The impetus for this blog was an experience I just had with my youngest son at Cub Scout camp. It was a poignant lesson for me in the importance of reflection when we talk about resilience. The whole grit movement is great. Finally something I heartily believe in, but was never able to quite articulate has been receiving its proper credit. Additionally, I firmly believe grit, mental toughness, character, resilience, or whatever you label those qualities that allow us to succeed in the face difficulty because they are what have helped me succeed. So naturally, I impart these lessons to my sons. This is where this post begins.
One of the activities they do is a BMX bike ride on a dirt path. There are few rules with the exception of take turns so that all get some time on the bikes. The kids grab any bike they can get on and any helmet that fits. There are some hills, turns, and shortcuts as the boys get a taste of that freedom born from controlling the bike along the path. My son has just started riding his bike at home. He is six and sticks to the relatively flat pavement on his own Ninja Turtles bike. It’s a little different than this experience. Nevertheless he grabbed a bike and asked me to push so he could jump on and start peddling. I felt proud as he raced down the first stretch. My job was to go to the far turn to offer any help for the kids. I had just arrived when I saw Scott come around the corner and crash his bike. He had started to go off the road and overcorrected; causing the handlebars to turn completely sideways. The end result was the bike tipping forward to land on Scott. He has crashed his bike before and gotten right back up, so I was not very worried. Then the other four bikes came around the corner and ran into and over Scott and his bike. I helped all those involved back to their bikes and the riding continued; including Scott who was in need of some Band-Aids when he decided to stop.
This scene (minus the running over) replayed itself a total of 12 times by the end of Scott’s turn! I wish I could say I didn’t cringe each time it happened, but knew it was my duty as his parent to pick him up, brush him off, and tell him to get back on the bike. In all honesty, the last four times I asked him if he still wanted to get back on the bike. I tried to figure out what the problem was, but all I could see was the overcorrection leading to a crash. At about the sixth crash, Scott looked up at me with tears streaming down his dirt caked face and kept repeating, “Daddy, I’m not doing anything wrong and I keep crashing. It’s not fair.” My reply was that he must be doing something, but we just don’t know what it is so we had to figure it out. After his last crash, knowing time was almost up (and my heart breaking just a little), I asked Scott if he just wanted to call it a day and walk the bike back. This time his answer was different. He wiped the tears away and said, “I got it. The wheel turns too easy and too far.” Looking at him and thinking of how proud I was because of his resilience I replied; “You fell a lot. You got one more try in you?” He looked at me and said; “I got it Daddy. I got it. Can you give me a push?” I watched him as his back left my hand and he took on the small hills. I watched him as he rode all the way to the end of the course, got of his bike, did a fist pump, and gave me a “thumbs up” with a big, dirty smile.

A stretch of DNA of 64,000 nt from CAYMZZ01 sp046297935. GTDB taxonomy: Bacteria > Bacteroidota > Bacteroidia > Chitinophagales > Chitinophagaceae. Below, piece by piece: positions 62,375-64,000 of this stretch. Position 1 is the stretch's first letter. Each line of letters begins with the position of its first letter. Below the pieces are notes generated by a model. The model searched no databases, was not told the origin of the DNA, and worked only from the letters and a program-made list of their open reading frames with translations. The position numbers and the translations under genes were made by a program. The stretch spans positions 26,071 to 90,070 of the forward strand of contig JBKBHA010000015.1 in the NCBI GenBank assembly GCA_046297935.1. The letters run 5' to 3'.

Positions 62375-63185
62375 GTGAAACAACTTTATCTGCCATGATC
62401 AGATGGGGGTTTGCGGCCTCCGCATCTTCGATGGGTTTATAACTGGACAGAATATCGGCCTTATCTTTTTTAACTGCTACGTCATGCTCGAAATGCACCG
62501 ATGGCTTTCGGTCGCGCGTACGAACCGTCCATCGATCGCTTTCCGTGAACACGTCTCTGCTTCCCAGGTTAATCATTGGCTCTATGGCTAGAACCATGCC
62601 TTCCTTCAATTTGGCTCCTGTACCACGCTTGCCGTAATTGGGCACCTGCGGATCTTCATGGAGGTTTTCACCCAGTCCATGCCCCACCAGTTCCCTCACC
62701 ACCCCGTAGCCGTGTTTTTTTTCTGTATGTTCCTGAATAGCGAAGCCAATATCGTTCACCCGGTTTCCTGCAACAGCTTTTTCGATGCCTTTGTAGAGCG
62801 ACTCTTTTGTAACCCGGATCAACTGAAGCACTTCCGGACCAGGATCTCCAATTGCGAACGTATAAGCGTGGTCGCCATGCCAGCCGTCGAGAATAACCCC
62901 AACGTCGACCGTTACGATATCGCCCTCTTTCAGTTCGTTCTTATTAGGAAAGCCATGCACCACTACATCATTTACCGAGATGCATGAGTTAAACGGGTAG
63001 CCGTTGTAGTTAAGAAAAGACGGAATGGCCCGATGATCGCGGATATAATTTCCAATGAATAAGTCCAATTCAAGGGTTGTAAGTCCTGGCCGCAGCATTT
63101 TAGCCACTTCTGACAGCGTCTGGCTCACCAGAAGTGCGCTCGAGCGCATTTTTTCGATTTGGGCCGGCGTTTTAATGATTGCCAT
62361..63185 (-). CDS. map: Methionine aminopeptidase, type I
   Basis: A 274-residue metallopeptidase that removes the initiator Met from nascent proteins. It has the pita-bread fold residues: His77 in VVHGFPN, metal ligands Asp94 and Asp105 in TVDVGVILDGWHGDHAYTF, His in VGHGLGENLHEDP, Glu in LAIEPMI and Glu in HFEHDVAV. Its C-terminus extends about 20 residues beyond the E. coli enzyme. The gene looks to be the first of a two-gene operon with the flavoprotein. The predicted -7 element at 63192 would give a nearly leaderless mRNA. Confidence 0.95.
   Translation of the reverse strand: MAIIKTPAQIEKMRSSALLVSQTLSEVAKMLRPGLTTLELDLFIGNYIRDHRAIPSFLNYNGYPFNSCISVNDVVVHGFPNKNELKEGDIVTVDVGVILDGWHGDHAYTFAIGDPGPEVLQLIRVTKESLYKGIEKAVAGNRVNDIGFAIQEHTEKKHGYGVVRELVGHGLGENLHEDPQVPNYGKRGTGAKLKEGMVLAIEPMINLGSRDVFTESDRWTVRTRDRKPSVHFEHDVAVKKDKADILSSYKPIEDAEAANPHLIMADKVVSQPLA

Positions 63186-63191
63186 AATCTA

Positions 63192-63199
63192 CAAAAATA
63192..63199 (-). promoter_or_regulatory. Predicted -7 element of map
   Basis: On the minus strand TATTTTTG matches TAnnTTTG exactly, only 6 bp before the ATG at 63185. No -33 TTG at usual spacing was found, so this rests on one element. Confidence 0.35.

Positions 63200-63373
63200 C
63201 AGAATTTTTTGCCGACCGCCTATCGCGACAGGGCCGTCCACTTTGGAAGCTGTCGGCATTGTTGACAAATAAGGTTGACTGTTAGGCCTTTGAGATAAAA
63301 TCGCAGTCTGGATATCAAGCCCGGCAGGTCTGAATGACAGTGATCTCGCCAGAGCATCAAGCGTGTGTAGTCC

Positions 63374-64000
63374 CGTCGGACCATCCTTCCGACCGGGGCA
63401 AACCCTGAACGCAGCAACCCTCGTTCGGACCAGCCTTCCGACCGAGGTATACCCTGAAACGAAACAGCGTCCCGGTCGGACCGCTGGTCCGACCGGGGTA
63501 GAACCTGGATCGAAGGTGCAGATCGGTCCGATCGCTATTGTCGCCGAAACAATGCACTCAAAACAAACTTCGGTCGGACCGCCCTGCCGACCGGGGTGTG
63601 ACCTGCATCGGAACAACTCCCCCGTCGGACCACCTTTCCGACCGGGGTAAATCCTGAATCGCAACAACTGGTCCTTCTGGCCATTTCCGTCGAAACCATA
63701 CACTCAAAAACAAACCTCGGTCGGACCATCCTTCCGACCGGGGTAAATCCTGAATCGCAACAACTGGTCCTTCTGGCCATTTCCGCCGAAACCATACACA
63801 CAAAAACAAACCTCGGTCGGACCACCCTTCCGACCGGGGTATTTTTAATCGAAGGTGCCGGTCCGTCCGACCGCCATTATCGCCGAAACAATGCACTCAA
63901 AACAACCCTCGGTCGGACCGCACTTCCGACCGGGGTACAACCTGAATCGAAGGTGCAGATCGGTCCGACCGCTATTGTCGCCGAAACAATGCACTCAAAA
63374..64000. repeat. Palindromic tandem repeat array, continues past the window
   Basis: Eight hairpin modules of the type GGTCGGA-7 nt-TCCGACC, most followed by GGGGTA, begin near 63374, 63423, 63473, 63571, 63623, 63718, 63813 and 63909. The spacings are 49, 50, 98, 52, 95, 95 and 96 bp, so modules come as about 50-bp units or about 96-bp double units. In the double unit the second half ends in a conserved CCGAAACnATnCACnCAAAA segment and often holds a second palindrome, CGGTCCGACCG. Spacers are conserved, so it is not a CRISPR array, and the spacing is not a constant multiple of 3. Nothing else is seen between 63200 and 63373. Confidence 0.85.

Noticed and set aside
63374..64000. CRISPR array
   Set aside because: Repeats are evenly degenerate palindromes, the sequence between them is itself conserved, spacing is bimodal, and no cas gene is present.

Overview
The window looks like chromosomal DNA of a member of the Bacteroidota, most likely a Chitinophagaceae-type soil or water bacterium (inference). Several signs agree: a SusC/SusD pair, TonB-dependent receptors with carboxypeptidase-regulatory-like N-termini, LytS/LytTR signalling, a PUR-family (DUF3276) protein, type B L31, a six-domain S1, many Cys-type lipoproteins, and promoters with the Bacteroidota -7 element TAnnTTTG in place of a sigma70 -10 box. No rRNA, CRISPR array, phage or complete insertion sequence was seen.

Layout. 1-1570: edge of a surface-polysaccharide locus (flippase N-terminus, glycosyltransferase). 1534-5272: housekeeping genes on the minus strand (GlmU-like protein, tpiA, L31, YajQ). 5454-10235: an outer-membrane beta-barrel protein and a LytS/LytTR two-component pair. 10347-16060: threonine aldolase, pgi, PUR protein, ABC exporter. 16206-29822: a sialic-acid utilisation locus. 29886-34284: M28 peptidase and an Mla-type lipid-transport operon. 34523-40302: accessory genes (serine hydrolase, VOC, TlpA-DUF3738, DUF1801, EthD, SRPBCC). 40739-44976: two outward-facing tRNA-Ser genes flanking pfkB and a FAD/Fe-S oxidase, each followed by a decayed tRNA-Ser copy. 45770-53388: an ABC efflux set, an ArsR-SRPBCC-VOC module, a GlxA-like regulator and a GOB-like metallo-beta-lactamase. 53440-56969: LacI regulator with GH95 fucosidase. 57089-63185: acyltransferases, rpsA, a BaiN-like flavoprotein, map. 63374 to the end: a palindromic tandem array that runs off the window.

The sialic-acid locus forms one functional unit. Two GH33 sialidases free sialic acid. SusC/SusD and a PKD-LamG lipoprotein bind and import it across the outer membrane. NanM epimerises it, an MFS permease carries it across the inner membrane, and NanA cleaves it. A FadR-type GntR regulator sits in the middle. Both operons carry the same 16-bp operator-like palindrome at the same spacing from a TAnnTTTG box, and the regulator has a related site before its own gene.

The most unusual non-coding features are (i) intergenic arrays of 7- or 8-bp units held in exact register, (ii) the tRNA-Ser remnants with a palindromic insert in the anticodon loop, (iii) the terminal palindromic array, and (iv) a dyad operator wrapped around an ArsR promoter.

I learned a big lesson that day courtesy of my son. How often can we as adults ask children to keep getting up if there is no solution to their struggle? Should they keep getting up? Absolutely! But, how often can they continue to follow that age old saying that is indicative of success; fall down seven times, get up eight. Our children are constantly surrounded by a society that offers instant gratification by ensuring the easy road is always open. Couple that with a growing sense of moral relativism and we are crippling our children by not teaching them to endure hardship not for the sake of enduring, rather for the sake of learning a better way. Endurance or resilience is only as good as the education or reflection that allows a person to learn ffrom the experience. Every one of us can only be resilient for so long before breaking. The trick is to reflect on the problem and adjust our approach before that moment arises because once a person has quit they very rarely have any meaningful reflection. It becomes excuses for failure rather than ways to succeed the next time.
As the adults and educators it is our duty to stress that reflection piece. That comes in letting our children and students experience failure as long as we continue to guide them through the process. That is not to say we should take the sting out of the failure, but instead encourage children to keep pushing through as they question what is occurring and how to make it better. Trust me, I wanted to make it better for my son as he struggled. I even caved after the last crash, but in the end it was my son who taught me. Next time, maybe I will help him continue his struggle and focus more on the reflection. It is hard when we are personally attached to the situation, but as we all know; resilience is key and a major indicator of long-term success no matter the odds.
It Comes Down To This
As they grow older, I want my sons, when confronted with the question; “Why do you always take the harder of two roads?” to answer; “Why do you always assume I see two roads?” If we really want to teach resilience we need to confront the urge to take the path of least resistance. That is only done by focusing on the bigger picture; being purposeful, acting with integrity, and building character.